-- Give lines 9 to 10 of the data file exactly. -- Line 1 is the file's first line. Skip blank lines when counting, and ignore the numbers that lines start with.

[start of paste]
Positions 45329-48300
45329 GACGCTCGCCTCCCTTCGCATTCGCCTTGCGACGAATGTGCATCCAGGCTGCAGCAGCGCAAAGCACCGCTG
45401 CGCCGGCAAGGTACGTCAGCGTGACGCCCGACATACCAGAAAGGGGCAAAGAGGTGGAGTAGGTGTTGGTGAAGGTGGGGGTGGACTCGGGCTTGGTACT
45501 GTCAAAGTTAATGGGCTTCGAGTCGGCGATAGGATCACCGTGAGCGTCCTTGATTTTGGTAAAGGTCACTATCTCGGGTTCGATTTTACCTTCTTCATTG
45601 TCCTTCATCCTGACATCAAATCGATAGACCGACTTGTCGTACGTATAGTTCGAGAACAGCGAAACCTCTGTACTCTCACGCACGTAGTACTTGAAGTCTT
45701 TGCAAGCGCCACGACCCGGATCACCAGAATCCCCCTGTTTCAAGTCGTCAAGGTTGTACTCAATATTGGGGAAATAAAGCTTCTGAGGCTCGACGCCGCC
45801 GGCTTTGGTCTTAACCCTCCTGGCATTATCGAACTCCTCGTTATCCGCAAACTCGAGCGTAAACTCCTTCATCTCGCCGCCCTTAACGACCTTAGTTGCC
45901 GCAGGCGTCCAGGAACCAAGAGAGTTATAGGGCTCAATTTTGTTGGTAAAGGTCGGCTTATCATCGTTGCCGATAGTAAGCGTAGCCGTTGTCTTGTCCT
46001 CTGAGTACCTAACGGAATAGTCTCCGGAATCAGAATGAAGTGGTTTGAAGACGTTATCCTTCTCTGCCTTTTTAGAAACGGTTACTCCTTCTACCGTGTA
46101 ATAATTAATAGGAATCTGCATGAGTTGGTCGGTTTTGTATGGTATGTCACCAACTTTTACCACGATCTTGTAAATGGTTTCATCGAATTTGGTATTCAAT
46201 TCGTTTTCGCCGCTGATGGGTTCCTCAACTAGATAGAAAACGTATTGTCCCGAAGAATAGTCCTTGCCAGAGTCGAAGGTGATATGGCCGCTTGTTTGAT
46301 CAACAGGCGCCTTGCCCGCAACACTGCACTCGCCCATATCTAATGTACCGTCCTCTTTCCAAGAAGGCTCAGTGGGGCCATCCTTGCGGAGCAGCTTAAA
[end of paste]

46001 CTGAGTACCTAACGGAATAGTCTCCGGAATCAGAATGAAGTGGTTTGAAGACGTTATCCTTCTCTGCCTTTTTAGAAACGGTTACTCCTTCTACCGTGTA
46101 ATAATTAATAGGAATCTGCATGAGTTGGTCGGTTTTGTATGGTATGTCACCAACTTTTACCACGATCTTGTAAATGGTTTCATCGAATTTGGTATTCAAT